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North Dakota’s Shale Explosion: Because Keystone is only a Frack-tion of our Problems

North Dakota’s Shale Explosion: Because Keystone is only a Frack-tion of our Problems
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By Matthew Brian Smith
Art by Blake Jones

 

The new Texas is North Dakota. The frenzy took a noticeable statistical turn in around 2006, when fracking of the Bakken Shale increased 150-fold. The state is now the second leading domestic supplier of oil and natural gas behind Texas. There are approximately 8,000 wells in production today, which produce an approximate 900,000 barrels of high-quality crude oil per day, as of October 2013. Texas is closer to two million and is also going through a boom, so maybe North Dakota will not catch up, but it is expected to become more and more prominent. These statistics do not include natural gas production, by the way.

Ultimately history tells us that the bigger the money the bigger the problems. The technology in North Dakota fracking hasn’t caught up to oil industry standards? Yes it’s true. The leaks from improper procedure have the potential to pollute fresh water supplies? It’s most likely. The oil companies in North Dakota were aware of these problems after seeing the writing on the wall? It would not be surprising. But still, there is so much money so all that can be ignored for a paragraph.

The state with the fastest growing economy according to Forbes indicators is North Dakota. There are likely at least 17 billions barrels of quality crude oil and approximately 244 millions barrels have been recovered. There could also be 6.7 trillion cubic feet of natural gas. Each well costs approximately 10 millions dollars and can generate: $20 million in profits, $4.4 million in taxes and $1.6 million in labor wages. There are approximately 8,000 wells in North Dakota and 8,000 times each of those numbers is way-higher numbers. $100,000-a-year jobs are now being created in relative abundance in a state that previously had no need for such jobs. Most impressively perhaps is the state’s unemployment rate hovering at less than 3%, when the national average has cooled down to a usual 7.6%.

Maybe you have seen news reports about gas wells that have contaminated fresh water supplies so severely that entire communities can light their water on fire, and people have claimed that this happens in North Dakota. These problems occur in situations where the technology is up to date. It is possible that North Dakota’s fracking isn’t actually up to standard. The state had sparse infrastructure prior to 2006 and the oil infrastructure was akin to that. The state is going through an oil boom, and now the companies involved are trying to catch up. This is not to say that they don’t get the oil, because they definitely get the oil, but Texas and Oklahoma (and many other states) have a complex system of pipelines that are as sophisticated as any oil-producing and distributing region on the planet, and North Dakota simply doesn’t have this yet. According to National Geographic’s polling, most of the oil and natural gas is transported via truck. In order to get North Dakota up to Texas levels, the Grand Prairie must be industrialized.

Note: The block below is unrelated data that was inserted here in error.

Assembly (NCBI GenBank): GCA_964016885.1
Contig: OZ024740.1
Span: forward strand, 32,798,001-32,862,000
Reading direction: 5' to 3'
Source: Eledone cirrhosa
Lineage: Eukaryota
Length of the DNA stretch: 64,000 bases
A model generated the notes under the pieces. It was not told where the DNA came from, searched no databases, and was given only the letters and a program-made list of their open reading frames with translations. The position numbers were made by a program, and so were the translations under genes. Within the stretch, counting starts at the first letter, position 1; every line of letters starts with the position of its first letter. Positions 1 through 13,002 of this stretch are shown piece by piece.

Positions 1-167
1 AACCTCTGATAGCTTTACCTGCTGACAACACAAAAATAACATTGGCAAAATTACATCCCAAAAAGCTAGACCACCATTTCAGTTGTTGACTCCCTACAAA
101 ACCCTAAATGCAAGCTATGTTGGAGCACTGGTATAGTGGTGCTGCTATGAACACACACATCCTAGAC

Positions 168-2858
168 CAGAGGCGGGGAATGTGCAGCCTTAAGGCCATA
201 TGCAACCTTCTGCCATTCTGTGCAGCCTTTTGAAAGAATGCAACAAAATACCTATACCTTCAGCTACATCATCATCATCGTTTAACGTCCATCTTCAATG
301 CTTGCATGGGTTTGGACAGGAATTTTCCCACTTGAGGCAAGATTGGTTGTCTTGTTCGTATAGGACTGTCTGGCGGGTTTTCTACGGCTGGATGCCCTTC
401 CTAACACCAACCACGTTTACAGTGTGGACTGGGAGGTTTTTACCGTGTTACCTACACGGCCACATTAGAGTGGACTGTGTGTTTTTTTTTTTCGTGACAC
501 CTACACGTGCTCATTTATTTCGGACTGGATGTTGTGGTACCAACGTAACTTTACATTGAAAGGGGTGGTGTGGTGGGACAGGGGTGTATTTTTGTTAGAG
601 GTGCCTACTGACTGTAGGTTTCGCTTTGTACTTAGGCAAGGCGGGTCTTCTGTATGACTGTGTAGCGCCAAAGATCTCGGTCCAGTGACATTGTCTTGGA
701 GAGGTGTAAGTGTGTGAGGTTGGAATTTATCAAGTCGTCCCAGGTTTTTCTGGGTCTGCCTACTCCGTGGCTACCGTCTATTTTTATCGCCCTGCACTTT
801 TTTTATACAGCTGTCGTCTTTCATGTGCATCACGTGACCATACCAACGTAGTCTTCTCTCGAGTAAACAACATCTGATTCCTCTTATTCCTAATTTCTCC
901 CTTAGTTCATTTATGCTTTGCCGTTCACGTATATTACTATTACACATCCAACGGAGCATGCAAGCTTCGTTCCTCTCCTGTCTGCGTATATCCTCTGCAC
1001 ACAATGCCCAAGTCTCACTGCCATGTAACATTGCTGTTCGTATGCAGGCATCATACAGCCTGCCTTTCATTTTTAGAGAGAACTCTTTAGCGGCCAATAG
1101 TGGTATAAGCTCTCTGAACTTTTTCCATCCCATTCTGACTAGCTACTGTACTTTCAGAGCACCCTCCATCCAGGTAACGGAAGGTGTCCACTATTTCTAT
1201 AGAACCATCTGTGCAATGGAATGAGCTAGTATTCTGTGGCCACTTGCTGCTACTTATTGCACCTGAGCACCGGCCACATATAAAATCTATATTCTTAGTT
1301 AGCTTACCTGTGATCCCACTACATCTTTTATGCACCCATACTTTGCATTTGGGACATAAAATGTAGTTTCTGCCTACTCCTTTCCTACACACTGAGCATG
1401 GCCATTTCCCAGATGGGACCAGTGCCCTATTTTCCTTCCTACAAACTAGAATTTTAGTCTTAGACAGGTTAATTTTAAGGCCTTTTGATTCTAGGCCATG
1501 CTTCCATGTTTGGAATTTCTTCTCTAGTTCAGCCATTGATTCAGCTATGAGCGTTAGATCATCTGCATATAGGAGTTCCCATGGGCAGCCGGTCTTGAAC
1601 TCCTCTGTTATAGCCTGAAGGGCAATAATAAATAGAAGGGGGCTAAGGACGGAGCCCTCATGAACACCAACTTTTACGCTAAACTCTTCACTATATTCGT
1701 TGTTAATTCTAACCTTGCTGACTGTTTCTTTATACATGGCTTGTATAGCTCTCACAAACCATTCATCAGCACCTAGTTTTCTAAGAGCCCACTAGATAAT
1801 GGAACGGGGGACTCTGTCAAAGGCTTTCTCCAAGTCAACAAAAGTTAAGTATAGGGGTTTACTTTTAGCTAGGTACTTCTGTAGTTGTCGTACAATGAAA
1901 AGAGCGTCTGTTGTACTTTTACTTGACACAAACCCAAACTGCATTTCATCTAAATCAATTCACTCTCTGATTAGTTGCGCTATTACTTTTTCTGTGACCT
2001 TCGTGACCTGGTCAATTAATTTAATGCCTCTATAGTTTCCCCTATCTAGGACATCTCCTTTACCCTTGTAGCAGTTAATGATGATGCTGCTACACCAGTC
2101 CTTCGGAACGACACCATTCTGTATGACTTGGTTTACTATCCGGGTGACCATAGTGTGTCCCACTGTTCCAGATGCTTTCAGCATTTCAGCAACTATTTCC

There is, I assure you, an Enron/Erin Brockovich angle to these developments that can back up the claim that many Matt Smiths have made about the state of North Dakota’s technological problems. Many of the companies who frack in the region have names closer to Tesoro Logistics than Exxon, which is of course not to say that Exxon and BP don’t have oil spills, because they certainly do. Exxon and BP create massive oil spills with irreversible (for now) environmental effects and they are always using the top of the line technology and the highest paid engineers. Tesoro Logistics may not have access to these resources, so when Tesoro’s 20-year-old pipeline leaked 20,000 barrels of oil out of a ¼ inch hole in the pipeline onto wheat fields in the prairie maybe no one should be surprised. And of course there is evidence of an attempt at a coverup and other things that would make for a good book, but the main point is that this will probably happen again if you truly observe Murphy’s Law.

The town of Willinton, North Dakota has gotten the most coverage of the North Dakota oil phenomenon due to being at the heart of the Bakken Shale oil patch. The city’s population was approximately 18,000 people as of the 2012 census, and 14,000 as of the 2010 census, and its unemployment rate is almost zero, which is impressive considering how many people have moved there with the hopes of getting an oil industry job. Before his death last year, the father of fracking, George P. Mitchell of Woodlands-fame, called for much tighter regulations on fracking, due to the rapid onset of environmental problems. Yet, when the whole country is slowing down due to recession, it is hard not to get involved in an oil rush.

 

Statistics provided by: National Geographic, Al Jazeera America, Forbes, MSN Money

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